It is next contended that it was error for the trial court to refuse to permit defendant to show on cross-examination of plaintiff's witness, Dr. Underwood, that he had not been paid for his professional services, and that the same was still owing by the plaintiff. The theory of this cross-examination was to try to show the interest of the doctor in the outcome of the lawsuit. The objection to this testimony should not have been sustained. It is an elementary rule of evidence that upon cross-examination a witness may be asked any question which would tend to test his bias, prejudice, or interest in the matter concerning which he has testified. However, the meagerness of the amount of the doctor's bill, whether paid or unpaid, when compared with the importance of the controversy — meaning the amount which plaintiff was seeking as damages, and the actual amount of recovery — and considering this with the apparent fairness and apparent lack of bias on the part of plaintiff's witness, Dr. Underwood, we think that the error of the court was not materially prejudicial to the rights of defendant.

Another objection is directed at the amount of recovery. It is the contention of the plaintiff in error that the testimony did not justify the conclusion that plaintiff received any permanent injuries to his general health. That is, defendant contends that the plaintiff's ability to earn a livelihood has not been impaired. It must be conceded that the pain and suffering, both physical find mental pain, which the plaintiff suffered as a result of the injury was a demonstrated fact. Also we may properly assume, especially in the light of the expert evidence adduced, that a scar tissue upon the urethra, especially when such scar tissue follows a pronounced infection, as in this case, some permanent injury is present. Dr. Underwood testified that a stricture might appear within one year or within ten years. At the time the case was tried, however, apparently there were no symptoms of stricture.

Among other grounds, plaintiff sought damages in this case because of impairment of his sexual powers. The testimony relating to that issue which was submitted to the jury disclosed a partial loss of the normal functioning of his sexual organs. In this connection, Dr. Underwood, in the course of his testimony, portrayed the following rather indefinite, but indeed melancholy spectacle:

"Q. I did the presence of the character and quantity or kind of pus which was around the testicles for the length of time that it was there, exercise any influence over his ability to create his kind? A. Create what? Q. To create his kind — over his ability to have children. A. Why, we don't know how much — that is what I said a while ago, I don't know how much damage was done to his testicles on account of this amount of scar tissue which necessarily must (have formed in his scrotum) form his scrotum. Why, we don't know but that later on in life he may have diseased testicles, or may have that now, but I have no way of telling. He may be sterile. And in addition to that, he may get other diseases of the testicles, which is often the case from old injuries, why, you get up an old inflammatory condition of the testicles, they later have to be removed — sometimes tubercular condition because of low vitality, may attack a testicle and they have to come out. I don't know. After a testicle is injured you don't know what the result is going to be in the future."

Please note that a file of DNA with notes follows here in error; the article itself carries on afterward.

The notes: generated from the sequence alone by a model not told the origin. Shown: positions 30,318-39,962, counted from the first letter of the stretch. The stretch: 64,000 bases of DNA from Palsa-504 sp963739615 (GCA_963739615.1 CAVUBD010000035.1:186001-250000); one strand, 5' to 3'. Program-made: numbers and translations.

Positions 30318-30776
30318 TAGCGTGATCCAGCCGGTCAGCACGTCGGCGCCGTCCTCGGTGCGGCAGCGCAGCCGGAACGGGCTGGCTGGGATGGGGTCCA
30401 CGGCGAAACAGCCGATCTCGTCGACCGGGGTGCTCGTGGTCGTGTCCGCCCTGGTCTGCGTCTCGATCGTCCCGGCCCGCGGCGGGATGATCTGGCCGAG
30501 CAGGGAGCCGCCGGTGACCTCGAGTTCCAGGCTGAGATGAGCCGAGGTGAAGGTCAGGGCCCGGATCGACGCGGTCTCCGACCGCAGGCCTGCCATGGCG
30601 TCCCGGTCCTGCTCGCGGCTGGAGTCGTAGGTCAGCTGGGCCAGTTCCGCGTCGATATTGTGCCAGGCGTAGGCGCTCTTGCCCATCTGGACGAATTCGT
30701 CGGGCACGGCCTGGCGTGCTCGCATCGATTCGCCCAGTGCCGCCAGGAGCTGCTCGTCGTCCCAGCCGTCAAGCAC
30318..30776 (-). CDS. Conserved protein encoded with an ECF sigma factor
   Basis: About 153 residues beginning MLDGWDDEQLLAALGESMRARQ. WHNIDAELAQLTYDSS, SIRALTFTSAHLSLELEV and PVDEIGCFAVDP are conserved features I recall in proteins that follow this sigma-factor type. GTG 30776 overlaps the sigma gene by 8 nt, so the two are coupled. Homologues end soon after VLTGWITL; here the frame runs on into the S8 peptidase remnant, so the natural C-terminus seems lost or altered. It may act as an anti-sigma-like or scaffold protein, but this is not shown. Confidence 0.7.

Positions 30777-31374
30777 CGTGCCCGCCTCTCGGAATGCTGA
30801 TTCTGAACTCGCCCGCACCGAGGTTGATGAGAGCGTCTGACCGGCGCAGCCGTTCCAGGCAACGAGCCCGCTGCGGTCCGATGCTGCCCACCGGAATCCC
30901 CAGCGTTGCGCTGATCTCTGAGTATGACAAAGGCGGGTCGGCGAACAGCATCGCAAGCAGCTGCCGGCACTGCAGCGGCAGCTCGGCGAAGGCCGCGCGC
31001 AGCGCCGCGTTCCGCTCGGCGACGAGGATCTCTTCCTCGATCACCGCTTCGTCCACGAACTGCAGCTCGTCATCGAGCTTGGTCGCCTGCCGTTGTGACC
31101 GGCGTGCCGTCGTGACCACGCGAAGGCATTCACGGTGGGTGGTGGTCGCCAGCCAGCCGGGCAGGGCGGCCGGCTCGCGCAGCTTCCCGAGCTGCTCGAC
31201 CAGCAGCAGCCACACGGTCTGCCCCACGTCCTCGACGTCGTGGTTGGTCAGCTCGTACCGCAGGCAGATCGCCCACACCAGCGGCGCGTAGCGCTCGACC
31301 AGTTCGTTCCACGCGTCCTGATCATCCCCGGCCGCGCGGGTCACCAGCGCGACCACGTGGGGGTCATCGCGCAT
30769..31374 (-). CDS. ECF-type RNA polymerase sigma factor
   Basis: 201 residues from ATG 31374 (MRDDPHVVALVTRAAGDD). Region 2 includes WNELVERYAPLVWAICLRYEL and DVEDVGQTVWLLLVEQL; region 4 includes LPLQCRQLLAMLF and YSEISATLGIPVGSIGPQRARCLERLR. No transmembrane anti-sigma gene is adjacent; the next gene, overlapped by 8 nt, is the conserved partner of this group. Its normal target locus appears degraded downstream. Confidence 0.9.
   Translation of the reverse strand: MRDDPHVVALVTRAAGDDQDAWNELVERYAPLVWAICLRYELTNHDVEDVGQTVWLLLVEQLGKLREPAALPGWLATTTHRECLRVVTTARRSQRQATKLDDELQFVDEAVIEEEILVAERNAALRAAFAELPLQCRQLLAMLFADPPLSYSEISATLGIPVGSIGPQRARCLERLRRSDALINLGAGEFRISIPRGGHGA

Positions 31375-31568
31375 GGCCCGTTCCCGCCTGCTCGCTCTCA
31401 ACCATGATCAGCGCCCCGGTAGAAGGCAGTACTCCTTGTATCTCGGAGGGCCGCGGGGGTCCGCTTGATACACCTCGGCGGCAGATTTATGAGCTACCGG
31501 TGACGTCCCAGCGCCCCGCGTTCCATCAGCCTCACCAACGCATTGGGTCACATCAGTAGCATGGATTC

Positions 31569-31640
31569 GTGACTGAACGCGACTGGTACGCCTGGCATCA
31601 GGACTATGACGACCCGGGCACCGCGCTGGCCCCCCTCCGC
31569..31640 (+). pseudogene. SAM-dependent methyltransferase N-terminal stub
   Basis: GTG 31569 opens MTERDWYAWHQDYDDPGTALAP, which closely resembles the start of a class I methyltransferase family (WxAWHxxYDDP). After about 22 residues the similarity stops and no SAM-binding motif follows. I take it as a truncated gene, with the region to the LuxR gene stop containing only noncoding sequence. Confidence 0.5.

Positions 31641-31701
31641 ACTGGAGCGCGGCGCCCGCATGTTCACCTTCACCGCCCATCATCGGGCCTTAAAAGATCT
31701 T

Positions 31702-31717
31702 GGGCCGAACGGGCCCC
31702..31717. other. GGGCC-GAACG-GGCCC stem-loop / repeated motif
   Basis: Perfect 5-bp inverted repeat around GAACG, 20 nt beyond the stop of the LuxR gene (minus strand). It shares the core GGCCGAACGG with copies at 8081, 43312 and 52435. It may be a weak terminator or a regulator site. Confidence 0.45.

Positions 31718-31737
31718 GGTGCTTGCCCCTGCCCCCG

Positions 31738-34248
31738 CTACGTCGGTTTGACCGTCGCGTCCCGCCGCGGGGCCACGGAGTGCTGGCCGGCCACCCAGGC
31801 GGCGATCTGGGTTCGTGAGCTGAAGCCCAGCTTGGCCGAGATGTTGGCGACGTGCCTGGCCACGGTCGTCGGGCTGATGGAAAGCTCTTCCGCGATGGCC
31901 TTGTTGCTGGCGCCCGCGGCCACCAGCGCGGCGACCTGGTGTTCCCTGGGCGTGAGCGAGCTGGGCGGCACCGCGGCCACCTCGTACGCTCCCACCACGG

We do not think that the amount of the recovery is excessive.

We have examined the instructions, and they fairly state the law and reflect the issues in the case. In fact, the instructions are more favorable to the defendant than they are to the plaintiff. Therefore, it was not error to refuse the requested instructions offered by the defendant.

There are numerous other errors assigned and urged at considerable length. We have carefully considered all the points presented and the arguments in support thereof, and find no such merit in the contentions as would justify reversal of the judgment.

Therefore, the judgment of the trial court is affirmed.

BENNETT, HERR, JEFFREY, and DIFFENDAFFER, Commissioners, concur.

By the Court: It is so ordered.

Note. — See under (1) 19 R. C. L. p. 1044; 4 R. C. L. Supp. p. 1304; 6 R. C. L. Supp. p. 1157; 7 R. C. L. Supp. p. 649. (2) anno. 20 L. R. A. (N. S.) 669, 670; 13 R. C. L. p. 509; 3 R. C. L. Supp. p. 59. (4) L. R. A. 1915F, 30; 46 A. L. R. 1230. See "Damages," 17 C. J. § 408, p. 1091, n. 85. "Municipal Corporations," 43 C. J. § 1911, p. 1153, n. 11; § 1962, p. 1193, n. 19; § 1973, p. 1205, n. 90; § 2022, p. 1258, n. 49,51.

Summaries of

City of Tulsa v. Whittenhall

Supreme Court of Oklahoma
Mar 19, 1929
282 P. 322 (Okla. 1929)
Case details for

City of Tulsa v. Whittenhall

Case Details


Court:Supreme Court of Oklahoma

Date published: Mar 19, 1929


282 P. 322 (Okla. 1929)
282 P. 322